BY Ryan McDougall | June 14 | comments icon 0 COMMENTS     print icon print


Bishop pays tribute to ‘real heroes’ who kept the Catholic Faith alive

Mass was celebrated in a remote village in the Highlands of Scotland last week to pay tribute to those who kept the Catholic Faith alive amid persecution, poverty and famine.

Bishop Brian McGee of Argyll & the Isles Diocese celebrated Mass in St Agnes’ Church in the small village of Glenuig to mark 250 years of the Moidart Mission.

Moidart is a remote area west of Fort William. After the Reformation, the Catholic Faith survived in the area thanks to the endeavours of occasional missionaries and the deep Faith of the laity, especially within families.


Catholic community

In 1769, Fr Austin ‘Uisdean’ MacDonald was appointed to the newly created Moidart Mission.

Fr MacDonald walked through the mountains of Moidart in all weathers bringing together small communities for prayer and catechesis, despite a wider culture of intolerance towards Catholicism.

Mass centres were built for the 1,200 Catholics in the area, though they were not regarded as churches due to outlawing of the Catholic Faith.

A quarter of a millennia later, Catholics gathered in St Agnes’ to reflect on the history of Moidart Mission.


Flourishing Faith

“After the Reformation, Mass was illegal so there were no [Catholic] churches, but after the priest was appointed within three years he had built three Mass centres,” Bishop McGee said following the Mass.

“Three Catholic primary schools were later opened as well, so there was quite a flourishing of the Faith despite all the bigotry and poverty.”

As Catholicism was illegal when Moidart Mission was born, Catholics would gather in secret with a priest to celebrate Mass around Mass stones or rocks, which were often taken directly from church ruins and placed in isolated areas.



In his homily, Bishop McGee remembered the Catholics from the Moidart area as ‘real heroes’ that ‘loved Christ and His Church so much that they were willing to lose everything for God.’

He drew parallels between the first clergy of the mission and St Paul in terms of their love and commitment to Christ.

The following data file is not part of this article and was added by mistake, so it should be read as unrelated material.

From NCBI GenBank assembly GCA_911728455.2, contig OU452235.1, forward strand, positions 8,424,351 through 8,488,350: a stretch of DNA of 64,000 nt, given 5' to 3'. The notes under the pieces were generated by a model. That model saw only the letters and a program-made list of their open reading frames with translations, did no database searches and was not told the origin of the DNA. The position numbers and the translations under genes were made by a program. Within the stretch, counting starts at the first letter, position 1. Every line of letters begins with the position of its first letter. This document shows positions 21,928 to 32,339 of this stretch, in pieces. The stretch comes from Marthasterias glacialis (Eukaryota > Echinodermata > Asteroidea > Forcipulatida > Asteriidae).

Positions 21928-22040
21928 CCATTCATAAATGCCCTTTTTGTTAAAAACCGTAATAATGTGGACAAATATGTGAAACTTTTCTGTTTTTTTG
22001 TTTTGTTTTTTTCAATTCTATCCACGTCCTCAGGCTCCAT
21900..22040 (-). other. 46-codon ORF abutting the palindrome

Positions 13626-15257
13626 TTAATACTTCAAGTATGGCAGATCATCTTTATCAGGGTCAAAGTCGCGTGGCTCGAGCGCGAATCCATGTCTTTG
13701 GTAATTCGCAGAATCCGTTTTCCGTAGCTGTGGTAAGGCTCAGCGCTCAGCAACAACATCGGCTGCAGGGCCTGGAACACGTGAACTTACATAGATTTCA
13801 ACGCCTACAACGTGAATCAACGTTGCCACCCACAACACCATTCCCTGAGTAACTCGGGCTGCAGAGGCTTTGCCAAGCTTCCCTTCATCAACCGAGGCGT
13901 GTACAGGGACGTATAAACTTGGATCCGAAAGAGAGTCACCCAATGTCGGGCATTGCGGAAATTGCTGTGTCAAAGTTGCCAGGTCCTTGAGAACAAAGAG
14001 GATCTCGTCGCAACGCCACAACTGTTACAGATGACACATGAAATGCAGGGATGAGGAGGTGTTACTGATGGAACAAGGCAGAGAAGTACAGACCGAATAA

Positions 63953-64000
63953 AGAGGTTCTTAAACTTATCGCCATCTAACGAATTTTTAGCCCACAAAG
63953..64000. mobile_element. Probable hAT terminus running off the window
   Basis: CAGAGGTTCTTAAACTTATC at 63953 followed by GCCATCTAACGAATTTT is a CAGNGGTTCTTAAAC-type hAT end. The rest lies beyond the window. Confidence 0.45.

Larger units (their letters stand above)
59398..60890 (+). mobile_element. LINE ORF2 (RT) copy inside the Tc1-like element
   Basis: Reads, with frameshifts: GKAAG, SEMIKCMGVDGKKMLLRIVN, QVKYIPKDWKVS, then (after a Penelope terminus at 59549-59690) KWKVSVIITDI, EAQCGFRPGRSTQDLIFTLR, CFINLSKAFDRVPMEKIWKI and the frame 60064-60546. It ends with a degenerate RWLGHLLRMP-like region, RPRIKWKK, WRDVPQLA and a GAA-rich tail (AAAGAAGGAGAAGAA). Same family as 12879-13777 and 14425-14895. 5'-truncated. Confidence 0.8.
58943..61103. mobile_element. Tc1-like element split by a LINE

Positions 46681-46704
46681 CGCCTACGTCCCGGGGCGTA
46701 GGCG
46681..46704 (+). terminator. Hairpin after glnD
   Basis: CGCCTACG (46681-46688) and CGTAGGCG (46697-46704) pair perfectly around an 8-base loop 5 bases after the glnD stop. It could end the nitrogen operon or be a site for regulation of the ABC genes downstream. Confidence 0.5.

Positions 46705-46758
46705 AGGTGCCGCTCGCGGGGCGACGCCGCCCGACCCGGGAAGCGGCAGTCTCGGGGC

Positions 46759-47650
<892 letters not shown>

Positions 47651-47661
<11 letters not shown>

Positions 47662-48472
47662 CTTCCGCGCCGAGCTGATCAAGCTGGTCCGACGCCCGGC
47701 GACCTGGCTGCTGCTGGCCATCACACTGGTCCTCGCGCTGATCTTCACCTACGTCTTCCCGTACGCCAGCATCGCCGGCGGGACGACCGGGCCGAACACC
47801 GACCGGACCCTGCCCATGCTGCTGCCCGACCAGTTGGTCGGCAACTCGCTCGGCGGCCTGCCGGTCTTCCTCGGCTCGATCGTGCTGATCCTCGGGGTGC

“In tonight’s First Reading we heard of Paul journeying to Jerusalem where, like Christ, he would be rejected and imprisoned and it was intended that he be killed,” he told a congregation of around 70 people.



He added that ‘we can easily dwell too much on the struggles we face today as if we were the first disciples to suffer.’

The bishop continued: “Many powerful forces and circumstances made the success of the Mission seem unlikely.

“It is both humbling and uplifting to recognise that the Moidart Mission not only survived but positively blossomed against a background of poverty, religious intolerance, political distrust by civil authorities for Jacobite areas, famine and enforced evictions.

“We must never underestimate what God can achieve through those who cooperate with his grace. Just as the Father sent Jesus into the world, so Jesus sent Fr MacDonald into Moidart 250 years ago and he sends us today! We are to continue the ministry of Jesus within the Peninsula and beyond.”



Frances MacLean, a parishioner who helped organise the 250th, said the anniversary celebration was ‘great’ and commented on the struggles faced by Catholics when the mission was founded.

“We think we are hard done by at the moment, but these people had a real mountain to climb,” she said.

Celebrations are to continue throughout the year as parishioners at St Agnes’ and beyond meet throughout the summer and autumn at places associated with the mission, including Egnaig, Briag, Port an Dun and St Finnan’s Isle.

The festivities will be concluded on Wednesday October 2, the Feast of the Guardian Angels, at Our Lady of the Angels Church, Mingarry.


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